Courts told to increase attention to children's safety

(China Daily )Updated : 2019-06-04

Courts have been ordered to intensify penalties for crimes against juveniles and undertake legal studies on school bullying and child abuse to further strengthen judicial protection of children.

"Every court must uphold juvenile protection as a priority when handling cases related to minors, and dispense heavier punishments without mercy to offenders who damage the children," said Jiang Qibo, director of the Research Office under the Supreme People's Court.

Jiang made the remark over the weekend as the top court released 10 major cases to highlight the increased judicial protection of juveniles.

In a case in Henan province, a kindergarten teacher surnamed Ma was detained in 2017 for injuring children's hands and arms with needlelike instruments. She was recently sentenced to two years in prison for child abuse and barred from teaching children for five years.

The punishment was tough, as the maximum prison term for the offense under Chinese Criminal Law is three years, and the longest education ban is five years, a statement from the Supreme People's Court said.

In another case, a man surnamed Jiang was sentenced to 11 years in prison after he acted indecently through video chat toward 31 children from May 2015 to November 2016.

"He didn't touch those minors, but his behavior seriously damaged their mental health," said Zhou Jiahai, deputy director of the top court's research office.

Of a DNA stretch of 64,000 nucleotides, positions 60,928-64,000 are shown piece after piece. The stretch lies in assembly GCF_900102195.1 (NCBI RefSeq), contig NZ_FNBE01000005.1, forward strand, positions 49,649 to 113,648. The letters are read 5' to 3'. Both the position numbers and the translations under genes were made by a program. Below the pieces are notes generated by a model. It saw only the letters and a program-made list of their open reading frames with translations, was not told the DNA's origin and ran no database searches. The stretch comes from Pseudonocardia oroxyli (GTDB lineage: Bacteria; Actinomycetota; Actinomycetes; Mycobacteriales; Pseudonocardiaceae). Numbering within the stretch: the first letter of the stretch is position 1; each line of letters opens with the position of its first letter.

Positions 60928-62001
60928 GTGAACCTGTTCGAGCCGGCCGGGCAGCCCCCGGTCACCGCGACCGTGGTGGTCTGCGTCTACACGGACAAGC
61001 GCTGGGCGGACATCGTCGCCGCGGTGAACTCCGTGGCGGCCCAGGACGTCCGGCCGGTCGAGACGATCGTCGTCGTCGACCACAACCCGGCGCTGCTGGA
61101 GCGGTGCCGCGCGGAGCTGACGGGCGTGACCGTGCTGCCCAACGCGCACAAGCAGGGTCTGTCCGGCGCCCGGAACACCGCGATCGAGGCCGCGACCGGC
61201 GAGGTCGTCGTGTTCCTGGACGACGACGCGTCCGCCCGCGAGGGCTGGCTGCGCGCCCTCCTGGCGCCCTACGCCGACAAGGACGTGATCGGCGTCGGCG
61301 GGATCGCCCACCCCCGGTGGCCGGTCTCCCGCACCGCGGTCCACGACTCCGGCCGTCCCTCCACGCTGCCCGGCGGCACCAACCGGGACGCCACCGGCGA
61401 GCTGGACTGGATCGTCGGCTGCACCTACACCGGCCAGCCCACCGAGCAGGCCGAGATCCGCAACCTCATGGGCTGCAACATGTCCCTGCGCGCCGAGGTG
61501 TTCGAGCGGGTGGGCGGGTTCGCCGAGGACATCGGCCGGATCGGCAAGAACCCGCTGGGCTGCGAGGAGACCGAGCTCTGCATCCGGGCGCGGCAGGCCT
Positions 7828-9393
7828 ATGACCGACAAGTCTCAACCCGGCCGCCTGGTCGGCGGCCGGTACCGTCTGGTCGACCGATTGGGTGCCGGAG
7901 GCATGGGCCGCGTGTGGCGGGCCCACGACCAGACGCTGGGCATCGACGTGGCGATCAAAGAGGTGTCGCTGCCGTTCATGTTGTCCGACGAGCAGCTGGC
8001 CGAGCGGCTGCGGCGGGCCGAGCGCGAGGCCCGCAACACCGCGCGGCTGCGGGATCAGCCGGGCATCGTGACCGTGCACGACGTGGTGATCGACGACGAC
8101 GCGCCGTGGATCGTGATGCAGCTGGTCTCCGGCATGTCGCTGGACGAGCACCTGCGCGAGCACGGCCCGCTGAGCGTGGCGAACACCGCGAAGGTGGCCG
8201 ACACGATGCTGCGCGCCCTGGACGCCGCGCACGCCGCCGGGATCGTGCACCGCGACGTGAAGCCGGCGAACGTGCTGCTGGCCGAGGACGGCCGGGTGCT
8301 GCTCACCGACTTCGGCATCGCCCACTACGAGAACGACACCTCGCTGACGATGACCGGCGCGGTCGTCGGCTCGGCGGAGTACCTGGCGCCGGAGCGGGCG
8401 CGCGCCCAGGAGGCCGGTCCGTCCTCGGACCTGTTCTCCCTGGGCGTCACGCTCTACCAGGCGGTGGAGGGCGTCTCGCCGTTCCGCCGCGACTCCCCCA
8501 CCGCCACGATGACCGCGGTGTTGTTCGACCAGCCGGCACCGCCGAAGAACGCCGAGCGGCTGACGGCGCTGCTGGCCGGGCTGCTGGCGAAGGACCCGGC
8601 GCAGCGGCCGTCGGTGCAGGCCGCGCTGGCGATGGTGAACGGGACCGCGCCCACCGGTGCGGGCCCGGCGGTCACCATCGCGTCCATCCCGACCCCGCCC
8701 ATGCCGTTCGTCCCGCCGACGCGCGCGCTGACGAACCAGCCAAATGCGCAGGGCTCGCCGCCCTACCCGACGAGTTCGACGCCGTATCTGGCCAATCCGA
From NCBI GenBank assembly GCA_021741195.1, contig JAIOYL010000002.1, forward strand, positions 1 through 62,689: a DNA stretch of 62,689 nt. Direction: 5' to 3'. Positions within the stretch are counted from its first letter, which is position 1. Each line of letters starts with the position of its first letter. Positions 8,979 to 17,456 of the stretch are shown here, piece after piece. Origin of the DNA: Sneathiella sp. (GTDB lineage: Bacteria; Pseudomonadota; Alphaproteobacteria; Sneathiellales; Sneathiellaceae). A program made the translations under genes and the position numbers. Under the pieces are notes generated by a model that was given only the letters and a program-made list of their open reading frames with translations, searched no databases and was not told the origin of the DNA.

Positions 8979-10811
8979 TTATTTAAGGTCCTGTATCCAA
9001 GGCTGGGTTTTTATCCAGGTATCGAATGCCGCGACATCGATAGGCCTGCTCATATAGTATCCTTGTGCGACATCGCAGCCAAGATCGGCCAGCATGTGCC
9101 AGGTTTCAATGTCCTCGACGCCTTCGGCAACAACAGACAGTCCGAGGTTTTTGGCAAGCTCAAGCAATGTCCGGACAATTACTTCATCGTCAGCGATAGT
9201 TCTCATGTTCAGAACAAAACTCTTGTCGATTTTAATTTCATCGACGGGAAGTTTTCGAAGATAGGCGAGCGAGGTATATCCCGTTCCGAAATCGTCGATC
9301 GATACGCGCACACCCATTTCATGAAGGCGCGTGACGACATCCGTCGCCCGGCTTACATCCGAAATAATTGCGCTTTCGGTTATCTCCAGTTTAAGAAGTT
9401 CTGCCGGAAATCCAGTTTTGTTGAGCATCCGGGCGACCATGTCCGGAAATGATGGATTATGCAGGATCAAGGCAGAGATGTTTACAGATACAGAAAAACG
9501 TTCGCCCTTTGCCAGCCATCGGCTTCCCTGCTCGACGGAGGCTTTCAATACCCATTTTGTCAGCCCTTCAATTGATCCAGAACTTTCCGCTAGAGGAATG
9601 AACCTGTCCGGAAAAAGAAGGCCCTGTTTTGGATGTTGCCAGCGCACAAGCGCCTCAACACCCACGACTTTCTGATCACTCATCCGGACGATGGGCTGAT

"The penalty presented our 'zero tolerance' approach against such offenders."

Meanwhile, some court rulings relating to juveniles had greater significance, "as they became the legal basis of guidelines or even promoted legislation," Zhou said.

In December 2014, for instance, the top court, with the Supreme People's Procuratorate and the Ministry of Civil Affairs, jointly issued a guideline on guardians, which came after a court revoked the guardianship of a single mother for assaulting her son in 2013.

"A ban given by a Hunan provincial court to a father to prevent him abusing his daughter also promoted the protection order written into the law against domestic violence in 2015," Zhou said.

In addition, the top court said motions and suggestions to prevent school bullying and sexual abuse of children were raised more frequently by political advisers and legislators in recent years.

"We've required courts across the country to do more research on these issues," Zhou said.

"We'll find better solutions from cases and refine them."